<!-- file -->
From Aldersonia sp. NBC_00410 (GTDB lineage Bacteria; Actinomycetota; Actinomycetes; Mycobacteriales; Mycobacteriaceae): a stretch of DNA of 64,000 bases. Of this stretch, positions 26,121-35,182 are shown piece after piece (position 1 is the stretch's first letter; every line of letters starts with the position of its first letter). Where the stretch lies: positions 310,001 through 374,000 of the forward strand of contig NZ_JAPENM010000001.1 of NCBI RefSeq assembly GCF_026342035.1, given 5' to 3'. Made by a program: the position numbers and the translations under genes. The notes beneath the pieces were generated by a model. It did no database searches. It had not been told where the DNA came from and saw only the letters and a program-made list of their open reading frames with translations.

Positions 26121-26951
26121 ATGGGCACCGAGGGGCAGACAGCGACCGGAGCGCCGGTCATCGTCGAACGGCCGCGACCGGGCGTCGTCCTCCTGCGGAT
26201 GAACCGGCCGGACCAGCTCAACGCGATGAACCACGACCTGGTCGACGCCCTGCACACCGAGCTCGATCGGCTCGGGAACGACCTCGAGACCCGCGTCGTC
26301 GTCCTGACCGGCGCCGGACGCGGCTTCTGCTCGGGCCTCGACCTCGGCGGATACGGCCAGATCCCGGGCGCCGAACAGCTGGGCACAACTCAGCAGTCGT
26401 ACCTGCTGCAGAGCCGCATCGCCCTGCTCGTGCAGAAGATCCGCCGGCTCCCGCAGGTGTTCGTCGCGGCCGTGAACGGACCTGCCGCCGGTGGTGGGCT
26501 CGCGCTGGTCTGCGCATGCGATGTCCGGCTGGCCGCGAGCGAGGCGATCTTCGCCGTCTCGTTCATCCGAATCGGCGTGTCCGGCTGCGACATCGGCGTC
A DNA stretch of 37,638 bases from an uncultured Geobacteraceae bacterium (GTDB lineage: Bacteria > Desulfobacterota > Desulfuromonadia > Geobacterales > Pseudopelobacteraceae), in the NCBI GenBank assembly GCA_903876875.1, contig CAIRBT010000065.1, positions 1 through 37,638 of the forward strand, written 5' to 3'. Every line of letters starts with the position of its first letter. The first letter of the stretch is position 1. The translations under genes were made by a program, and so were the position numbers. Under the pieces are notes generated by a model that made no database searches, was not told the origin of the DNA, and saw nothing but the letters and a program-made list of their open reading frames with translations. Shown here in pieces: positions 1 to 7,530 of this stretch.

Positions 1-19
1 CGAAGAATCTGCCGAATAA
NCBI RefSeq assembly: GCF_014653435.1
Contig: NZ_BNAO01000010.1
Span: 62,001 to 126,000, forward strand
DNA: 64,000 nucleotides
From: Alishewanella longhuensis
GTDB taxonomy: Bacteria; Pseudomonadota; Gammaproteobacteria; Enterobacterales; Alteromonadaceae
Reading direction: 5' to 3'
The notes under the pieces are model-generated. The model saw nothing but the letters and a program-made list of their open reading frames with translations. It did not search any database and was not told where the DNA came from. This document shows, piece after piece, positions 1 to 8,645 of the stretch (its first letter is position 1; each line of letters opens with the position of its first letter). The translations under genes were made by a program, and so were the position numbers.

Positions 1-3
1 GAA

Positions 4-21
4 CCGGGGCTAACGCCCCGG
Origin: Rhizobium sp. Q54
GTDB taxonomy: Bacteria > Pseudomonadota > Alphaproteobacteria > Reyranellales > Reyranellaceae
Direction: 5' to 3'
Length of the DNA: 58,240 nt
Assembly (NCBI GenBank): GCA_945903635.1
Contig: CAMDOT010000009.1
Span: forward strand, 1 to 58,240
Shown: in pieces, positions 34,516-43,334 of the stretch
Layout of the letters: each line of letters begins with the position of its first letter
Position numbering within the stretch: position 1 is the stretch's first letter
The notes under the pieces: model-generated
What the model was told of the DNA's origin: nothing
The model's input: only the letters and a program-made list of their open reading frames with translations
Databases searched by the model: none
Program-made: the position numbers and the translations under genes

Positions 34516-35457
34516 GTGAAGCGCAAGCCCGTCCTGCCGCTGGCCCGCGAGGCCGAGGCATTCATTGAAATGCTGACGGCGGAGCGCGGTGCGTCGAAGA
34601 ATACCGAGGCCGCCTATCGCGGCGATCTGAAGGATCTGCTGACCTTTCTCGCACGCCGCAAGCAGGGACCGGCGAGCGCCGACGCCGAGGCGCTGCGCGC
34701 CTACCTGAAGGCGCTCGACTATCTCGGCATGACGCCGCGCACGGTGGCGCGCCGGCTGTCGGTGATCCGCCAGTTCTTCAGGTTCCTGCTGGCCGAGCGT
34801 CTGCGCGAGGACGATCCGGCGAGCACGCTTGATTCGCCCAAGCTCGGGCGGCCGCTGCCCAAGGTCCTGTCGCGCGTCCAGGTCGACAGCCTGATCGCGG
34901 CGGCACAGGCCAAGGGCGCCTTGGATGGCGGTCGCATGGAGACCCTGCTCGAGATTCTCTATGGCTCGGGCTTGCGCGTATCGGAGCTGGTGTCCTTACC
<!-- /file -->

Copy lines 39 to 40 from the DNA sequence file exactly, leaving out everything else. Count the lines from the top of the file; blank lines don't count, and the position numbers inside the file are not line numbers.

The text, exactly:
34516 GTGAAGCGCAAGCCCGTCCTGCCGCTGGCCCGCGAGGCCGAGGCATTCATTGAAATGCTGACGGCGGAGCGCGGTGCGTCGAAGA
34601 ATACCGAGGCCGCCTATCGCGGCGATCTGAAGGATCTGCTGACCTTTCTCGCACGCCGCAAGCAGGGACCGGCGAGCGCCGACGCCGAGGCGCTGCGCGC